“Son of a bitch,” I said, and looked up. The squirrel was dead, no doubt, so I guessed that some opportunistic raven or owl had claimed a quick free meal. But there were no birds flying away, with or without dead squirrels in their grip.

I walked back to the house and put the rifle away again, vaguely feeling like the victim of a prank.


I got a lot of squirrels every winter. Once a clan of them had found the feeders, they wouldn’t rest until all the seed was gone. I had to cull two or three every week as long as the feeders were up. When I saw another bushy-tailed silhouette under the feeder shortly after lunch, I got out the .22 and opened the kitchen window, ready to increase the day’s tail count to two. Then I looked through the scope.

Head wound with dried blood: check. Bullet hole in the midsection: check, sort of. I couldn’t see his belly because he had his back turned, but there was no missing the exit wound on his back, or the grey intestines bulging out of the hole in his dirty, blood-matted fur.

I was so freaked out that I missed my shot. The bullet kicked up the snow beside him, but the little bastard didn’t run. Instead, he turned his head, still chewing, and looked at me with an eye that had the milky opaqueness of a piece of quartz.

I worked the bolt, put a new round into the chamber with shaking fingers, and aimed again.


This one hit him in the neck. He did the same thing as before: fell over, flopped around for a second, and then lay still. I reloaded and put another bullet into his body, for insurance. This time, I kept watching his furry little carcass through the scope.

He was properly dead for about thirty seconds: limp, motionless, and very much carcass-like. Then he twitched again, got to all fours like a drunk picking himself up out of a gutter after a three-night bender, and staggered off toward the nearby tree line.

“What in the fucking fuck?” I asked nobody in particular.


It was dark outside when I sat down at the kitchen table with my dinner. There was something moving out by the bird feeder, so I turned on the exterior lights.

The dead-but-not-dead squirrel was back underneath the feeder. He didn’t look so good. In fact, he looked a lot like a stuffed toy mauled by an energetic Rottweiler. His fur was clumped with blood and sticking out at untidy angles, and it looked like he was wearing most of his intestines draped around his legs and lower body.

At that point, I was wishing I had kept Dad’s shotgun instead of the scoped .22.

I opened the window and took aim. He stopped chewing his seeds and looked at me with milky eyes that were as dead as a pair of pearls. Then he let out a shriek, and I dropped the rifle.

It wasn’t the high-pitched chik-chik-chik I’ve heard from squirrels a thousand times before. It was a shrill, piercing, tortured shriek that was anger, hatred, and exasperation all rolled into one. Stop that shit, or there will be trouble, the shriek said.

I closed the window and put the rifle away. Then I went to the liquor cabinet and had half a highball glass of single malt.


Later that evening, I called my brother.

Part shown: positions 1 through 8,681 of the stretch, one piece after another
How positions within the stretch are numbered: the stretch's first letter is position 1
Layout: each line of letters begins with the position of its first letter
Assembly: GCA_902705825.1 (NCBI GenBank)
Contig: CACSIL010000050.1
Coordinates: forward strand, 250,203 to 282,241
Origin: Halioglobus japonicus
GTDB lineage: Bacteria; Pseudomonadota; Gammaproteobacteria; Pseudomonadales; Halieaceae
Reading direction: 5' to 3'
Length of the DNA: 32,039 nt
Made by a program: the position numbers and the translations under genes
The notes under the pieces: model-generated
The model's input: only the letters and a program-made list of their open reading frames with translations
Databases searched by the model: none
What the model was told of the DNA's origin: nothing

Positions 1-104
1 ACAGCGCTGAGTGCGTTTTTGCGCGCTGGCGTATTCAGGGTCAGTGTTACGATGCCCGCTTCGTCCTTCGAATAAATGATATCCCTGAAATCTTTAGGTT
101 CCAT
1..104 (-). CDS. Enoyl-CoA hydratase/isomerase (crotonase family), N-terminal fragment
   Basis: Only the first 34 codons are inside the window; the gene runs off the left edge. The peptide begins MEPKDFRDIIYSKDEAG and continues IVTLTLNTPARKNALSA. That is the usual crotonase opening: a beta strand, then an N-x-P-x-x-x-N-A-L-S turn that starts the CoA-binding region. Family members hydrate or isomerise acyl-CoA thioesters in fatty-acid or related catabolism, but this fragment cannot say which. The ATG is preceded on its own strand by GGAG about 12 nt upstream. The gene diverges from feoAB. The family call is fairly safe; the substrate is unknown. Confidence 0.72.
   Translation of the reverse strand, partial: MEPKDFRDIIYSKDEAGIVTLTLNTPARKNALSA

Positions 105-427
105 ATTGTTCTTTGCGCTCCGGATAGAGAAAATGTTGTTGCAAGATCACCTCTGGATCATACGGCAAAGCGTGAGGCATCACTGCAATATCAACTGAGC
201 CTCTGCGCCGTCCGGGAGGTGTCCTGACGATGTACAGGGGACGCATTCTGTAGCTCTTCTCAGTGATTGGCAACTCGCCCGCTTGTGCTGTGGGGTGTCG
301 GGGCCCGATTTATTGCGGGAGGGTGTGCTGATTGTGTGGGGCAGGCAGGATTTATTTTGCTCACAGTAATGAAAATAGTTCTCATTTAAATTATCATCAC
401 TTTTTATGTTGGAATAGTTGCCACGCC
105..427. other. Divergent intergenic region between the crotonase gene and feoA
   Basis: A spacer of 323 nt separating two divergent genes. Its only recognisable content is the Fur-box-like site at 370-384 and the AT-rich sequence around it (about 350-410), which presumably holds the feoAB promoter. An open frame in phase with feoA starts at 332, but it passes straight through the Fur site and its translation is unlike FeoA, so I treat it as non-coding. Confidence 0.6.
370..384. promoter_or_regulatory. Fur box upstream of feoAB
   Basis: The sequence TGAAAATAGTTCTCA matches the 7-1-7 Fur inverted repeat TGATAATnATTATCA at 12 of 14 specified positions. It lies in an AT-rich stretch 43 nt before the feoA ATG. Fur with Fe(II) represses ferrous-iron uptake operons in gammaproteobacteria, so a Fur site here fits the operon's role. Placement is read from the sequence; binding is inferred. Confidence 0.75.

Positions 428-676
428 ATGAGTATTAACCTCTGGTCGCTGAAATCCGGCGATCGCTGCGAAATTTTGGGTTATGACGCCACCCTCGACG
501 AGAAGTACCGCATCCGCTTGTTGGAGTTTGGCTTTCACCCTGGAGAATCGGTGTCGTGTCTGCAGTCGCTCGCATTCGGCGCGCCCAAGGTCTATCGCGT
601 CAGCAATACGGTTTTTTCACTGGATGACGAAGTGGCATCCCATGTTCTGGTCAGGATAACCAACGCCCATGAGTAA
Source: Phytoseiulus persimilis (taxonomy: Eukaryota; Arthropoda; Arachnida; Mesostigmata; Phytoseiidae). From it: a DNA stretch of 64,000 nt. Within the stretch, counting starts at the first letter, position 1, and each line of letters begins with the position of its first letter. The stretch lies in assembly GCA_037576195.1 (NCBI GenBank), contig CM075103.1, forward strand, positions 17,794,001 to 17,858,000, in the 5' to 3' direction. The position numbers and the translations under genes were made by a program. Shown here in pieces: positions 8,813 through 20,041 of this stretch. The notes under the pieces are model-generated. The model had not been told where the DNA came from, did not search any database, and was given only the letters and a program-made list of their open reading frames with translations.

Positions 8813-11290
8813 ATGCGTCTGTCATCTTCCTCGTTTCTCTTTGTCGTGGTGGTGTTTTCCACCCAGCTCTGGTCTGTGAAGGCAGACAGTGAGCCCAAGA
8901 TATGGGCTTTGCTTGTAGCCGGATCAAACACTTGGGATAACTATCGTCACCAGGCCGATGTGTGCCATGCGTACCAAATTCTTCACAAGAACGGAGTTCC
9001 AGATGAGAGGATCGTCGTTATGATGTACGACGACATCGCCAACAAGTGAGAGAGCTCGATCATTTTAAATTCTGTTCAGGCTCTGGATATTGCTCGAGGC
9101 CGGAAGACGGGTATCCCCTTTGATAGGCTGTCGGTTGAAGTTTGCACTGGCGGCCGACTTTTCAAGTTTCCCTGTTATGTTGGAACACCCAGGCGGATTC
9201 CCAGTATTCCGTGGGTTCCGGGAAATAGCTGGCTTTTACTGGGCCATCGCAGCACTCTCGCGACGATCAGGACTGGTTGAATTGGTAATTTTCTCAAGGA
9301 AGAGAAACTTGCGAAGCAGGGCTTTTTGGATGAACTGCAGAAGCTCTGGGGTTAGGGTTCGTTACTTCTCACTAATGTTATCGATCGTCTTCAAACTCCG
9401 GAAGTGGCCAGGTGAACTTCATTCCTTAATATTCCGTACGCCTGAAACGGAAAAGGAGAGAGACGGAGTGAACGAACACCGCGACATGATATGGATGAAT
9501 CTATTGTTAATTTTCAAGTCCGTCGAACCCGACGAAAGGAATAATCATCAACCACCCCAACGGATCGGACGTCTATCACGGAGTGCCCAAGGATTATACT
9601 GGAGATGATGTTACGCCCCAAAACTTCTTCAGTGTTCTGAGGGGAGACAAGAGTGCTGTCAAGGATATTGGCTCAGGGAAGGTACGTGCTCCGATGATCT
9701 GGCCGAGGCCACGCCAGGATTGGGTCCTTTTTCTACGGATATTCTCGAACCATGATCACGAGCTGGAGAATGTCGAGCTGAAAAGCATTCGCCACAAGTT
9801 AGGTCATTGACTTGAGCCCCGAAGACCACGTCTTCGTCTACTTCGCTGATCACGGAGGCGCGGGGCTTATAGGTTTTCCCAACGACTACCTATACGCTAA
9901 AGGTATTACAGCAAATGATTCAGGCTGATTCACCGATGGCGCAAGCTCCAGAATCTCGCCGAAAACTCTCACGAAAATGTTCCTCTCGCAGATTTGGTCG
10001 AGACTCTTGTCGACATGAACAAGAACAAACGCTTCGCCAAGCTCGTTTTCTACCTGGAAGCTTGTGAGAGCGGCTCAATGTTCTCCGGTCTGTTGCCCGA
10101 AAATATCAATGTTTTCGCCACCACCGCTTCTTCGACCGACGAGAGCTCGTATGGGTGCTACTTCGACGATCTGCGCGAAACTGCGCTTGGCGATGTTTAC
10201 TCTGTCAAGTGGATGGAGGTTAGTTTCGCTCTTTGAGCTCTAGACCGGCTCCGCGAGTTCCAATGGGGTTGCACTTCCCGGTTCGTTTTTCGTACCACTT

“You still want Dad’s old .22?” I asked him. “The one with the big scope?”

“Yeah, I do,” he said. “Why, are you getting rid of it?”

“I need to clear out some stuff. I’m thinking about moving.”

“Oh, yeah? Where to?”

“Some place without a lot of trees. I’ve had it with the damn squirrels.”



a whale of a time.

What we did with our Wednesday:

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It was a perfect 80-degree day. There was only a little bit of shipboard barfing involved. We saw a trio of fin whales, who obliged the camera-wielding hairless apes in their noisy metal float by surfacing several times. Afterward, we had a tasty lunch at a lobster shack in the harbor, and brought home some fresh lobsters that had been skipping across the bottom of the Gulf of Maine just a day or two prior.

New Hampshire is an awesome place. From where we live, it’s just two hours to the Atlantic coast, the White Mountains, Canada, or Boston. And yet I can shoot in my front yard without asking permission or pissing off the neighbors, we have the cheapest hooch in the country, shall-issue carry permits are $10 for four years (and may soon go the Vermont route), you can buy freshly-caught lobster and eat fresh clam chowder at roadside stands, the fall in New England is the most gorgeous season anywhere, and I can open a bag of Rolos in public with a switchblade without incurring the wrath of the local constabulary.

As far as Wednesdays go, this one was one of the better ones. Hope yours was tolerable, too.

(For the curious: We went with Granite State Whale Watching. It was a four-hour trip out to Jeffreys Ledge, and we have no complaints at all about the service or value received.)

this year goes to eleven.

If you have any interest in obscure writing machinery, check out this auction for a Groma Kolibri on the ‘bay. 

The Groma Kolibri is a super-flat and small travel typewriter, made back in East Germany exclusively for export to Western countries.  It’s just about the flattest typewriter ever made, and examples in nice condition are pretty rare.  A Kolibri with red ink ribbon was a pivotal plot device in the excellent German film “Das Leben der Anderen” (The Lives of Others).  I’d love to add one to my small collection of functional typewriters some day, but Kolibris generally sell for way more than I can swing out of the Frivolous Toys fund most of the time. 

We had a slow and quiet weekend here at Castle Frostbite, which is pretty much our preferred way to spend those.  Happy 2011 to you all, and may it suck less than 2010 did.